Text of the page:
Henderson, Fletcher (c. 1897-1952) Born Georgia. Bandleader, arranger, and trumpeter who pioneered the concept of the big band in the swing era. His best works include "Down South Camp Meeting" (1934), "Wrappin' It Up" (1934), and "King Porter Stomp" (1935).

Hines, Earl "Fatha" (c. 1903-83) Born Pennsylvania. Pianist and bandleader. He is known for his innovative "trumpet-style" single-note solos coupled with powerful rhythm and bass patterns. His best recordings include "A Monday Date" (1928) and "Skip the Gutter (1928) with Louis Armstrong.

Holiday, Billie "Lady Day" (1915-59) Born Maryland. Vocalist famous for her melancholy improvisations of ballads and popular songs. She was discovered by record producer and critic John Hammond in 1933 and sang with Benny Goodman, Lester Young, Count Basie, and other great jazz musicians. She developed a large public following with her recordings of "Strange Fruit" (1939) and "Lover Man" (1944).

Joplin, Scott (1868-1917) Born Texas. Composer and pianist who popularized the early jazz form of ragtime. His composition "The Maple Leaf Rag" (c. 1899) became an instant hit. His works include 33 rags, about two dozen songs, and a ragtime opera.

Lewis, John A. (1920- ) Born Illinois. Pianist and composer known for applying classical forms to jazz based on improvisation and carefully worked-out changes of tempo, key, meter, and instrumentation. He was one of the pioneers of cool jazz and founded the Modern Jazz Quartet. His noted works include "Bluesology" (1956) and "Between the Devil and the Deep Blue Sea" (1957).

Miller, Glen (1904-44) Born Iowa. Trombonist, arranger and star bandleader during the big-band swing era. His distinctive sound combined a clarinet and four saxophones "In the Mood" (1939) and "Better git it in your soul" (1959).

Monk Thelonious (1917-82) Born North Carolina. Pianist and composer noted for his spare style, slow tempo, and distinctive phrasing. Monk was a major contributor to bebop. "Round About Midnight" (1947) and "Criss Cros" (1951) are among his many important compositions.

Morton, Ferdinand "Jelly Roll" (c. 1890-1941) Born. Louisiana. Pianist, composer, and preeminent soloist who recorded about 175 sides and piano rolls between 1923 and 1929. Combining blues, rags, and marches, he is considered the first important jazz composer. His influential works included "The Pearls" (1919), "Wolverine Blues" (1923), "Grandpa's Spells" (1923), and "Smoke-house Blues" (1926).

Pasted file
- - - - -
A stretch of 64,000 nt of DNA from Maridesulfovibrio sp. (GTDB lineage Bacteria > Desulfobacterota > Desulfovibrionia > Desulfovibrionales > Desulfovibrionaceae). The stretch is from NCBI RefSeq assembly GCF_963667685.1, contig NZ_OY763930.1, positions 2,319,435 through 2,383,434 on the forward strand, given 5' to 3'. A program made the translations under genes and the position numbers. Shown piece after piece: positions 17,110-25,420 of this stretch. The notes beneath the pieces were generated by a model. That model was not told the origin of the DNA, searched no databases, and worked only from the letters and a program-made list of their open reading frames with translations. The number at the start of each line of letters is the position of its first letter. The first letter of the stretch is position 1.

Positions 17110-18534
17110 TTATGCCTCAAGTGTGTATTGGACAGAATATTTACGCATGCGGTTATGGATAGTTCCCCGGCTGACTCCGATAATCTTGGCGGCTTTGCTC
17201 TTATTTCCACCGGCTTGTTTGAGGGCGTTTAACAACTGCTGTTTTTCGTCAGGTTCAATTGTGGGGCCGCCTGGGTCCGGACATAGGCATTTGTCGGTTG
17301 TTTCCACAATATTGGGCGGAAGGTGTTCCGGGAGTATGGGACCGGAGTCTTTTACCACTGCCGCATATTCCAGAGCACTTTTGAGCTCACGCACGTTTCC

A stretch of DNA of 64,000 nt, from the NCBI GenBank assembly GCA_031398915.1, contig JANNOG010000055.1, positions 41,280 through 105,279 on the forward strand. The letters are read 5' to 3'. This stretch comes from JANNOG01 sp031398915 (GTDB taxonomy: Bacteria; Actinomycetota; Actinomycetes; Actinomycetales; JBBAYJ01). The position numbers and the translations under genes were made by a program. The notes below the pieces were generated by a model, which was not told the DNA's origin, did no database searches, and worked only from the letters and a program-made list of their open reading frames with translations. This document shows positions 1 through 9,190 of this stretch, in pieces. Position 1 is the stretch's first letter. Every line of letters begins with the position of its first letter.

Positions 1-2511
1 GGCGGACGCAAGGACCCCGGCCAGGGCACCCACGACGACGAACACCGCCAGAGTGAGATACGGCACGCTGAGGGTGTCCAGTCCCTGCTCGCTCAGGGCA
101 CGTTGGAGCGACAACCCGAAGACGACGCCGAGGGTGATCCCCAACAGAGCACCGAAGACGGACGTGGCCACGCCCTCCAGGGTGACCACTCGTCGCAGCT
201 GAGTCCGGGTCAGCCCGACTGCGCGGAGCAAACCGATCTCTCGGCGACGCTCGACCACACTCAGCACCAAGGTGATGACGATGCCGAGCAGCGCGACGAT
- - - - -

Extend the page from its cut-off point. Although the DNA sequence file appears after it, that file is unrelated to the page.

Parker, Charlie "Bird" (1920-55) Born Kansas. Alto saxophonist and composer whose virtuosity and inventive melodic lines made him a major influence in bebop. "Groovin' High" (1945) and "Out of Nowhere" (1948) are among his most innovative solos.

Reinhardt, Django (1910-53) Born Belgium. Considered the most important jazz guitarist. His swing style of playing was characterized by a full sound, strong rhythms, salvos of sixteenth notes, vibrato, and surprising melodic lines. Notable works include "Tiger Rag" (1934) and "Stardust" (1935).

Smith, Bessie (1894-1937) Born Tennessee. Vocalist considered the greatest of all the classic blues singers. She achieved the height of her fame in the 1920s pioneering jazz-oriented blues. Her best recordings include "Down-Hearted Blues" (1923) and "Cold in Hand Blues" (1925).

Tatum, Art (1910-56) Born Ohio. Pianist known for his dazzling high-speed arpeggios and elaborate runs stretching the length of the keyboard. Tatum was the premiere pianist of New York's Swing Street clubs from the 1930s through the 1950s. "Tea for Two" (1923), "Tiger Rag" (1933), and "Stompin' at the Savoy" (1953) are among his many great recordings.

Vaughan, Sarah "Sassy" (1924-90) Born New Jersey. Vocalist renowned for her operatic power, elegant phrasing, and extraordinarily wide range. She became popular while singing with Billy Eckstine's band in the mid-1940s. "Lover Man" (1945), recorded with Charlie Parker and Dizzy Gillespie, established her reputation.

Walker, Thomas "Fats" (1904-43) Born New York. Pianist, songwriter, and entertainer. Walker's jazz ragtime style of playing in the 1920s and 1930s made many of his songs jazz standards. His notable works, "Honeysuckle Rose" (1929) and "Ain't Misbehavin'" (1929), brought him fame as a satirical songwriter and entertainer.

Williams, Mary Lou (1910-81) Born Georgia. Pianist, arranger, and composer. Known as "the first female instrumentalist in jazz," she created harmonically innovative arrangements ranging from swing to avant-garde. She arranged scores for the bands of Earl Hines, Benny Goodman, and Duke Ellington. Her most famous composition is "Zodiac Suite" (1945).

Young, Lester "Prez" (1909-59) Born Mississippi. Tenor saxophonist and premier soloist credited with transforming the "hot" jazz of the 1930s into the "cool" jazz of the 1940s and 1950s. His influential recordings include "Shoe Shine Boy" (1936), "Lady Be Good" (1936), and "Lester Leaps In" (1939).